Spring 1: Ancient Egypt
This half term our topic was Ancient Egyptians. Throughout the topic, each child developed their understanding of chronology and learned how our knowledge of the past is constructed from a range of sources. They were encouraged to raise their own questions of enquiry and to create informed responses.
Autumn 1: The Spanish Armada.
Within this unit, the children first explored the context of the famous sea battle. We then looked at the significant political and religious events of the period and the reigning monarchs- King Philip II and Queen Elizabeth I. We also looked at the voyages of Sir Francis Drake and the chronology of the battle. The children created a timeline, investigated a range of sources, wrote diary entries from the perspectives of the key people of the battle and discussed the lasting impact of Drake's victory.
Spring 1: Mayans
For our spring History unit, we looked at the fascinating culture and world of the Mayan Civilisation. We explored the location of the Maya, its religious practises and gods and how they left a record of their lives. We examined Mayan artefacts and learned how to read, write and count using their ancient methods. Finally, we looked at the food the Mayans ate and made corn tortillas.
Summer 1: The Pendle Witches
For our History topic in the Summer Term, we looked at a period of local history which continues to have an impact on the present day - The Prendle Witch Trials. In this unit, we looked at the origins of the trial and made links to previous learning in the Autumn Term. We went on to explore the trials, sift through the evidence using drama and logical thinking. Finally, we explored the outcomes of the trial and our connections to the women involved. The continuing impact of the trials was made more personal when we found out that we had direct ancestors within school to two of the women who were falsely convicted of witchcraft.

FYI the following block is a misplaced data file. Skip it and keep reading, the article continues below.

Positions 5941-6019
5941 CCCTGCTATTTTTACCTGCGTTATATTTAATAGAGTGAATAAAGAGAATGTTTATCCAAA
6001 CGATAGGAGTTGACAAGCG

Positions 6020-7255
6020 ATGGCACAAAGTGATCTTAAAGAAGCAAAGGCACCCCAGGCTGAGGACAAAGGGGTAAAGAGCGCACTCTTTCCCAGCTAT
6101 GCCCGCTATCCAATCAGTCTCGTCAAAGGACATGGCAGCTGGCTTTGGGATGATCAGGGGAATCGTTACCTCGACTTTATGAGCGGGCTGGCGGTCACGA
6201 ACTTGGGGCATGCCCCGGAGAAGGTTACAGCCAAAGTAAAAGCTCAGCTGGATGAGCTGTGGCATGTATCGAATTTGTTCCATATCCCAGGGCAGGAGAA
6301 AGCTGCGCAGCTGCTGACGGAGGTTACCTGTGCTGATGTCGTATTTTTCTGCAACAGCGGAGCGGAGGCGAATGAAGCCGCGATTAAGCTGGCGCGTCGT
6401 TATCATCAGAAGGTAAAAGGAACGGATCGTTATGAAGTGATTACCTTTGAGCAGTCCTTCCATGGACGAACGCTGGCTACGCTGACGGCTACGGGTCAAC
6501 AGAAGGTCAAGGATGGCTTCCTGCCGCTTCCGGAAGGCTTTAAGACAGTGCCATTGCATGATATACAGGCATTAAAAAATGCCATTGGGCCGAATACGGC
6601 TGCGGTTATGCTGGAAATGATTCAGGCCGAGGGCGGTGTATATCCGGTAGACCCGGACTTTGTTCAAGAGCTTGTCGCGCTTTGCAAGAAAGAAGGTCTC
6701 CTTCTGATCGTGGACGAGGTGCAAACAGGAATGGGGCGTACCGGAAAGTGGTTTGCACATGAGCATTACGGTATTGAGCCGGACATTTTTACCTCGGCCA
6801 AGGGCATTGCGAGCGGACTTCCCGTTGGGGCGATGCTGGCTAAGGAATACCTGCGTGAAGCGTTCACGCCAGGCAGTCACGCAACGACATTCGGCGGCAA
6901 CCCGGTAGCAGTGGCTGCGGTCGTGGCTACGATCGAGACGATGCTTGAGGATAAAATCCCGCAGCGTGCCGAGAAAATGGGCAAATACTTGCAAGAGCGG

Autumn 2: World War 2
As part of this topic we explored and investigated a number of artefacts from this period of history and created a timeline on the build up of events to the war.
The children thoroughly enjoyed their trip to the Lancashire War Museum on Monday, where they took part in various activities. They acted as air reconnaissance staff by studying a selection of aerial photographs of the Danish coast, to work out the possibility of the sighting of the Bismarck ship. Also, they were interviewed to see if they would have made good spies during the war. Finally, they were given a lesson in the use of Morse Code and top secret information for Operation Overload - the Battle of Normandy.
Here are a selection of photographs.
During our topic this half term, we have asked the question "What was the impact of certain aspects of the war on children and their families?" To answer this we listened to the Declaration of War by Neville Chamberlain in September 1939 and wondered how that would affect an average family. Through discussion and research, we worked out that Dad would probably have gone off to war, Mum might have had to get a job to help with the war but also to bring more money into the home, and that finally children would either have been evacuated or would have had to stay in the towns and cities and risk being bombed. To connect with our DT topic we also studied the impact rationing may have had on a family and especially children - with the rationing of sweets! Finally, we discussed whether, during the war, Christmas should have still been celebrated. It was an unanimous - yes it should; with reasons from bringing cheer to families and soldiers, to the hope of new beginnings with the birth of Jesus .
The children also studied The Battle of Britain and made a paper model of a Spitfire plane which would have been used to defend the United Kingdom.